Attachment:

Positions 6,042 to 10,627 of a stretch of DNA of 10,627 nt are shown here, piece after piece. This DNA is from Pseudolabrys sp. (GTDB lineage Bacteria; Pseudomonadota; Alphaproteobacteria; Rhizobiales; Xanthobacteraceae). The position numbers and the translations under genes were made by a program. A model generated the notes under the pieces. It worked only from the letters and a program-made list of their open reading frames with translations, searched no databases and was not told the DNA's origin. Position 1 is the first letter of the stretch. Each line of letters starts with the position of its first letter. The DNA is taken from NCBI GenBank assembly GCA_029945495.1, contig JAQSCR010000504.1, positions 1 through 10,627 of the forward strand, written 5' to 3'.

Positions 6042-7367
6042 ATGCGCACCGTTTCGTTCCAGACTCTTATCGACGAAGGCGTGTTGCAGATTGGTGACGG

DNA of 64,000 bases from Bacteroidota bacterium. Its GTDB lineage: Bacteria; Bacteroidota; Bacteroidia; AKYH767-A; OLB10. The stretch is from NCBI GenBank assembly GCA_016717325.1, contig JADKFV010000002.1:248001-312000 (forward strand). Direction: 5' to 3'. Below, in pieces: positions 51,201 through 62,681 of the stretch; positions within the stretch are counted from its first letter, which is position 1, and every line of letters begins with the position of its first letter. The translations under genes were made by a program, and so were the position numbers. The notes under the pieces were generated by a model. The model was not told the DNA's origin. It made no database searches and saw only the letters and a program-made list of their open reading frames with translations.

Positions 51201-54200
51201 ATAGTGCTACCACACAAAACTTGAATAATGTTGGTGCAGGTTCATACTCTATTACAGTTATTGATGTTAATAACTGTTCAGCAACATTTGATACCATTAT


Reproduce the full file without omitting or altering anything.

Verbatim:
Positions 6,042 to 10,627 of a stretch of DNA of 10,627 nt are shown here, piece after piece. This DNA is from Pseudolabrys sp. (GTDB lineage Bacteria; Pseudomonadota; Alphaproteobacteria; Rhizobiales; Xanthobacteraceae). The position numbers and the translations under genes were made by a program. A model generated the notes under the pieces. It worked only from the letters and a program-made list of their open reading frames with translations, searched no databases and was not told the DNA's origin. Position 1 is the first letter of the stretch. Each line of letters starts with the position of its first letter. The DNA is taken from NCBI GenBank assembly GCA_029945495.1, contig JAQSCR010000504.1, positions 1 through 10,627 of the forward strand, written 5' to 3'.

Positions 6042-7367
6042 ATGCGCACCGTTTCGTTCCAGACTCTTATCGACGAAGGCGTGTTGCAGATTGGTGACGG

DNA of 64,000 bases from Bacteroidota bacterium. Its GTDB lineage: Bacteria; Bacteroidota; Bacteroidia; AKYH767-A; OLB10. The stretch is from NCBI GenBank assembly GCA_016717325.1, contig JADKFV010000002.1:248001-312000 (forward strand). Direction: 5' to 3'. Below, in pieces: positions 51,201 through 62,681 of the stretch; positions within the stretch are counted from its first letter, which is position 1, and every line of letters begins with the position of its first letter. The translations under genes were made by a program, and so were the position numbers. The notes under the pieces were generated by a model. The model was not told the DNA's origin. It made no database searches and saw only the letters and a program-made list of their open reading frames with translations.

Positions 51201-54200
51201 ATAGTGCTACCACACAAAACTTGAATAATGTTGGTGCAGGTTCATACTCTATTACAGTTATTGATGTTAATAACTGTTCAGCAACATTTGATACCATTAT